What a difference a day makes. Composer Steven Stucky and librettist Gene Scheer have created a powerful dramatic cantata based on two events that occurred on August 4, 1964. That date is the title of the composition that was presented on Friday by the Dallas Symphony Orchestra in a one-time only concert. This piece was commissioned by the DSO in 2008 to celebrate the 100th birthday of President Lyndon B. Johnson and they are taking it to Carnegie Hall this week. Friday’s concert did double duty. Not only was it a warm up for New York but it was also a recording session for a later release.
It is somewhat surprising that the DSO picked this piece to take on tour. It is very expensive in that it requires transportation, housing, and per diem for a very large and augmented orchestra, the Dallas Symphony Chorus and four outstanding vocal soloists. They could have taken a bigger show piece with the same personnel for the same costs─something like the Verdi Requiem or the Brahms German Requiem, which they knocked out of the park with a superb performance recently. However, on the positive side, taking a piece like this should create a lot of buzz in New York and demonstrate that the DSO is fully committed to performing and commissioning the music of our time. The DSO is to be commended for their decision.
August 4, 1964 concerns two events that coincidentally happened on the same day. The bodies of three slain civil rights workers were discovered in Mississippi and the mistaken news that a U.S. ship was attacked in the Gulf of Tonkin drew a bombing of North Vietnam that basically started the American involvement in that tragic and costly war. Scheer fashioned his excellent libretto from actual sources, such as White House and defense department tape recorded meetings as well as other documents he found in the LJB Library in Austin. You can read my interview with Scheer here.
Scheer presents his interwoven tale through four characters.
As the mothers of two of the workers found dead that day, Soprano Indira Mahajan portrays Mrs. Chaney and Kristine Jepson takes the role of Mrs. Goodman. Dressed in period costumes, both women used their strong voices and dramatic abilities to good effect. Tenor Vale Rideout made a nervous and fretful Robert McNamara and Baritone Rod Gilfry caught LBJ’s blunt and gruff exterior as well as his inner vulnerability. Both Gilfry and Rideout had some vocal trouble near the end. Most of the blame goes to Stucky, who wrote some passages unnecessarily high. The chorus, magnificently trained by Donald Krehbiel, comments on and furthers the action. Projected subtitles not only help with comprehension but also cite the sources of the text.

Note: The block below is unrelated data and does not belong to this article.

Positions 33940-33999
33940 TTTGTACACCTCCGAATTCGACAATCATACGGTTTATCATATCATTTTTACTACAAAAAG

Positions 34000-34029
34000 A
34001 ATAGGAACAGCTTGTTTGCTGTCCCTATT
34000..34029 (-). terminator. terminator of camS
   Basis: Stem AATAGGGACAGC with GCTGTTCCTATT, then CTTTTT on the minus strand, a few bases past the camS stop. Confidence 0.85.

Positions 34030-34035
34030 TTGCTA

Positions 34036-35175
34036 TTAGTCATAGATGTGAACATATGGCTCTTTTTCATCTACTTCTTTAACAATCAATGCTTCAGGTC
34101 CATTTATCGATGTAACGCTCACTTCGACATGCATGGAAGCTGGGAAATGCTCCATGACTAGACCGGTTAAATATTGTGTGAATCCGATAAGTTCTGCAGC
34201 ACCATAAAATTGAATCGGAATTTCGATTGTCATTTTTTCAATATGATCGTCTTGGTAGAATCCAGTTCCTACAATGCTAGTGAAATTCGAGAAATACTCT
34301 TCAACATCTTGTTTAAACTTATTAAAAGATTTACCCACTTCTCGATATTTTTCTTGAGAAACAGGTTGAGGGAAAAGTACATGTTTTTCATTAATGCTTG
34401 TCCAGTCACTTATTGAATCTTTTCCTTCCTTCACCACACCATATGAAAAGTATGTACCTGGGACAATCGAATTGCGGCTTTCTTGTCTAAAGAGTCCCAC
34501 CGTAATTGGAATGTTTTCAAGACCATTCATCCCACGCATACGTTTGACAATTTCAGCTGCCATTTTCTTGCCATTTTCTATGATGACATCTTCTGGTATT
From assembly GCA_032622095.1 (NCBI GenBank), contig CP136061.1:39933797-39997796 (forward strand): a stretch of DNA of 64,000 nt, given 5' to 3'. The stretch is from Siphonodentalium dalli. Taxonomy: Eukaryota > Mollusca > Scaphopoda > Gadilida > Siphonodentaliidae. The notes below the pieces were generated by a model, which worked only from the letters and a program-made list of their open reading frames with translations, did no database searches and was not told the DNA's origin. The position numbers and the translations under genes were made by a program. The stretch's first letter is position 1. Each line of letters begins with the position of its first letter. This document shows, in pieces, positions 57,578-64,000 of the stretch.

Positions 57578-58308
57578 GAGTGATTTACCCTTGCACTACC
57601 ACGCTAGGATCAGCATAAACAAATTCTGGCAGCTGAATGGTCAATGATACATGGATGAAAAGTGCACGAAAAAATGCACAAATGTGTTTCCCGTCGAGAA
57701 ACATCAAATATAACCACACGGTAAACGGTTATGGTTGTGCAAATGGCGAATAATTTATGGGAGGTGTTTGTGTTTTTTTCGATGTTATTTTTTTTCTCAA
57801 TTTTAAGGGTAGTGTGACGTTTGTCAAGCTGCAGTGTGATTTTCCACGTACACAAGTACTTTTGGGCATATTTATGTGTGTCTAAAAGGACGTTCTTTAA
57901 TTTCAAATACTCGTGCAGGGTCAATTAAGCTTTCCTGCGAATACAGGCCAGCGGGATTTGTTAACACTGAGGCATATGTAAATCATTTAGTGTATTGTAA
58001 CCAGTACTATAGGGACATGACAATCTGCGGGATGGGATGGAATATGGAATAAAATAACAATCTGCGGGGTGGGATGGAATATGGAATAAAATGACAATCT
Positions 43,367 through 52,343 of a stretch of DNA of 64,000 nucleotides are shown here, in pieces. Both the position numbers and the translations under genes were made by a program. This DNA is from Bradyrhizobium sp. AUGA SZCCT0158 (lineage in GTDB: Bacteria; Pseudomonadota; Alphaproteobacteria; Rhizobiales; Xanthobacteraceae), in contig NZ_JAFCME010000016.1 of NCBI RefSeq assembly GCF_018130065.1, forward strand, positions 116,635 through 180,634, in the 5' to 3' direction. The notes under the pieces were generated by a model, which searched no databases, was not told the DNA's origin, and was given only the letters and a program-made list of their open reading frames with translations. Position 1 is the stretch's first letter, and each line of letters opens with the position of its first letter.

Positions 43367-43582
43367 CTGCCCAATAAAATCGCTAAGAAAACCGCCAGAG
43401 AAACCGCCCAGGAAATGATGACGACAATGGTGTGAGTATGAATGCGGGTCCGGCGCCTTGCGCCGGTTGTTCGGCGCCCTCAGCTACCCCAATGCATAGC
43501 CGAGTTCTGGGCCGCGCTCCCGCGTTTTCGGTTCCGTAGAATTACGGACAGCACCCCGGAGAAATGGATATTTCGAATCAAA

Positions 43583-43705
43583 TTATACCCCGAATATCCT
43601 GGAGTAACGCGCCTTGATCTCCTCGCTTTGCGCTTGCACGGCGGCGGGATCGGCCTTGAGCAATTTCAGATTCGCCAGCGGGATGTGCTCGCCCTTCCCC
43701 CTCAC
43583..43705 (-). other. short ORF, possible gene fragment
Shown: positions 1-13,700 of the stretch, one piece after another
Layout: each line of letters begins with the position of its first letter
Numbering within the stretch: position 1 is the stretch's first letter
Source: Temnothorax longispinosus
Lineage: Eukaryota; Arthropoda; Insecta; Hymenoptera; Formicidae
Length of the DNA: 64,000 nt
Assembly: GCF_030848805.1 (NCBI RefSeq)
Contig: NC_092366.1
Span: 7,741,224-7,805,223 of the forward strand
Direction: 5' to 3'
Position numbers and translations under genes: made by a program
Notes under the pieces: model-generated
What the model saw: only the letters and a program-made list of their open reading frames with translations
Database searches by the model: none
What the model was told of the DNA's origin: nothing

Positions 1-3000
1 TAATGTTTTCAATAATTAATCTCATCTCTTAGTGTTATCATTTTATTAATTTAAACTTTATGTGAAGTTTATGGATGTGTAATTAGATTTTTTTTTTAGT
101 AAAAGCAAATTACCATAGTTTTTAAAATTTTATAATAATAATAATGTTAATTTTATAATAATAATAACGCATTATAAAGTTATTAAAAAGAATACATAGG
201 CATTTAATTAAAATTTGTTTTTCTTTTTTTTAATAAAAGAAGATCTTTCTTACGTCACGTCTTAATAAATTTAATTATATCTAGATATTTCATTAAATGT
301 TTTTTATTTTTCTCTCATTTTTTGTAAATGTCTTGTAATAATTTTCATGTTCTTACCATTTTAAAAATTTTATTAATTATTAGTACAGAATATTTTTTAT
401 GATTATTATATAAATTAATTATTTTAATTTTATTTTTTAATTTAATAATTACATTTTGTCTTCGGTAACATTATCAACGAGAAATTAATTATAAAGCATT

While all four of the soloists were effective in their roles, it would be much better if they didn’t have their heads buried in the score. Gilfry was particularly egregious in this regard. When Rideout put the score down to sing his self-flagellant aria, "Had we Known," he was spellbinding. Music Director Jaap van Zweden also seemed to be overly tied to the score. For a tour de force such as this, taken to Carnegie Hall to show the world what a magnificent symphony lives in Dallas, all the soloists should have been memorized and van Zweden barely glancing at the score.
This is not a new piece so there is not much reason to review it this time. It is still the dichotomy that it was at its premiere. There are moments that are heartbreakingly moving, such as the incorporation throughout of poet Stephan Spender’s meditation "I think continually of those who were truly great." There are also moments where a brassy tah-dah major chord on the downbeat sounds hokey. But mostly, Stucky’s mixture of minimalism, romanticism, Americanism, prairie music and impressionism serves the drama well. It may not be great music, but it is a great piece.
The overall impression is that this is a powerful composition that inspires the listener and makes us reconsider this historical turning point. Scheer’s brilliance in putting the text together cannot be underestimated. Here are two events whose consequences still reverberate to this day. One was very intimate, the grief of two mothers, while the other, the bombing of North Vietnam, was played out on the world stage. As the piece comes to its quiet conclusion, the audience is aware that they have been taking on a journey and have been changed by the experience. What more could you ask of a symphony concert?
The DSO will perform the piece May 11 at Carnegie Hall.